However, taking a few steps back and looking at the history of the Swiss watch industry, we will see that this attitude and confidence in the quality and superior refinement of their products has been generally present before at times when the Swiss were challenged by an external (and yes, smarter) enemy. Some 40 years ago – a considerable amount of time in one’s life, but a more passing moment in that of a centuries old industry – the Swiss had to react to one such enemy that was, in fact, in many ways similar to the one they are facing today: it was the cheaper, more accurate, more functional quartz watch. As the story goes, the Swiss believed (or at least communicated) that their products of superior craftsmanship and added value could never be seriously harmed or affected by some cheap electronic gadgets. What happened afterwards turned out to be one of the most severe crises the Swiss watch industry ever had to face. And while many important circumstances have changed since then, it still is an interesting and educational story that should not be forgotten – and one you can learn everything about in our The Brief History of ETA feature article.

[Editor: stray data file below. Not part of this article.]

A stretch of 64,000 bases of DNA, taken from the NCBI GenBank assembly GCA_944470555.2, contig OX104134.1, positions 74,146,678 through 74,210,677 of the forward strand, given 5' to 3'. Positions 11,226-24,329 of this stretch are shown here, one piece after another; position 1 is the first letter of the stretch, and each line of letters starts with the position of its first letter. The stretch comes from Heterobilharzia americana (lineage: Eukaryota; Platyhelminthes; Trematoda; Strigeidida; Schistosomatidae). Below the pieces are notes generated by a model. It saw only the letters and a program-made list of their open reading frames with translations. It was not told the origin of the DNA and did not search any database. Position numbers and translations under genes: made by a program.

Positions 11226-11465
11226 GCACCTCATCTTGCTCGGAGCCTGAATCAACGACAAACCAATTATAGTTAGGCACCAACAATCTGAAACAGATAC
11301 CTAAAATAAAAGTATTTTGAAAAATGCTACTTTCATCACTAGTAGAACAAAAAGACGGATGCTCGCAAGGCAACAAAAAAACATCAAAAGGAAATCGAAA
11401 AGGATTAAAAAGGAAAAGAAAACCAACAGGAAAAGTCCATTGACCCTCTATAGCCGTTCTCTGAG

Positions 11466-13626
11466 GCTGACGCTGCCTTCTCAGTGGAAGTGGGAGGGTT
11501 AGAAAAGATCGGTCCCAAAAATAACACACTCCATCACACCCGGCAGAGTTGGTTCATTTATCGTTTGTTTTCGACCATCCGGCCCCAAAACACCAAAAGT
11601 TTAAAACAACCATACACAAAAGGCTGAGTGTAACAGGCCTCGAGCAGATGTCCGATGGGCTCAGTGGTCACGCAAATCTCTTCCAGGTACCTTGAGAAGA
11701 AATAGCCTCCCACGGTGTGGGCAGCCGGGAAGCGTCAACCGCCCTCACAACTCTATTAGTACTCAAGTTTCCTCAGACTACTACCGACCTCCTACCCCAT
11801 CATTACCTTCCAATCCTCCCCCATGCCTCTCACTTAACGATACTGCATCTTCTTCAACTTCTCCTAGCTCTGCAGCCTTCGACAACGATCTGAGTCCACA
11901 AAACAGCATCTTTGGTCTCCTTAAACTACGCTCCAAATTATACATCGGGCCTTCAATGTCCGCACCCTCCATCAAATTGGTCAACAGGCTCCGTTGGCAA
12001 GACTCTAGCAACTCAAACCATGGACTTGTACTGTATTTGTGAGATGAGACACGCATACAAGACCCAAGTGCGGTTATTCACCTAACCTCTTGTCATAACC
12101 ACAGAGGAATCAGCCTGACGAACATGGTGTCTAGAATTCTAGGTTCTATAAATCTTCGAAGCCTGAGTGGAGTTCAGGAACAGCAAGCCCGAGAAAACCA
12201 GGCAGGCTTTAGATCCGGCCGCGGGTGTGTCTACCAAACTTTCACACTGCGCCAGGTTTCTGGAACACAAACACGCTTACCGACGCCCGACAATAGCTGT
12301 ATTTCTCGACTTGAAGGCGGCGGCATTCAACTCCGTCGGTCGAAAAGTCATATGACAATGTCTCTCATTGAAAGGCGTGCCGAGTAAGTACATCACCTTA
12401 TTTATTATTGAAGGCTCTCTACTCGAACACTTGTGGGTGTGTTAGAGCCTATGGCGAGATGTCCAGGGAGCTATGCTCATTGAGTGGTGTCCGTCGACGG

Anyhow, “the wave of new smartwatches” – as HM&C calls it – is very much here, and it is slowly but surely turning out to be much more of a tsunami than a drop in the ocean. And while that in itself is no news, it is very unusual to see a high-end watch manufacturer address the issue with such an open assault. The point they make is very valid, as the mechanical timepieces – even those with simple functions – are incredible works of engineering; and so ones with additional functions, enhanced ergonomics and autonomy really do represent the finest achievements in the industry. And yet, the battle between smartwatches and some of the finest in traditional horology is Marvel superheroes against the Spartan Leonidas’ army at Thermopylae: a few with magic-like superpowers against a couple hundred battle-tried veterans armed with experience and traditional weaponry. In this case, it’s colorful touch screens and wireless technology against meshing wheels and chamfered metal. In essence, it is a senseless fight and one that I wish would not be happening in the first place – in an idealistic way I wish they could “co-exist peacefully”.
The H. Moser & Cie Endeavour Perpetual Calendar Funky Blue is nonetheless a refined weapon to wield in this fight and it, presently, outweighs smartwatches not just in terms of quality of design and execution, but also in price, coming in at $60,000. h-moser.com